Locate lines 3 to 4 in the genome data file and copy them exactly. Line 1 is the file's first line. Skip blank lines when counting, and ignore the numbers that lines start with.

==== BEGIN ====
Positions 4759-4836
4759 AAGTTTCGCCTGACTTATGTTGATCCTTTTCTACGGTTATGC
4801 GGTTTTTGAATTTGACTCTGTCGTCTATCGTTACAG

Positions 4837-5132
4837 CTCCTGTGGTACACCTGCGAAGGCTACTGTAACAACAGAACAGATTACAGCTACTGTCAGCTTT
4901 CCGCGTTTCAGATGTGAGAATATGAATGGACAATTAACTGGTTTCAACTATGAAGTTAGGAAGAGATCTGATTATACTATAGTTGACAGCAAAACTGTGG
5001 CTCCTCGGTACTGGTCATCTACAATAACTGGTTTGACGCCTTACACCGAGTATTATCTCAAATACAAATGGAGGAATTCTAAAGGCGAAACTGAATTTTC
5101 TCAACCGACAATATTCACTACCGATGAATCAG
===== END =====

4801 GGTTTTTGAATTTGACTCTGTCGTCTATCGTTACAG

Positions 4837-5132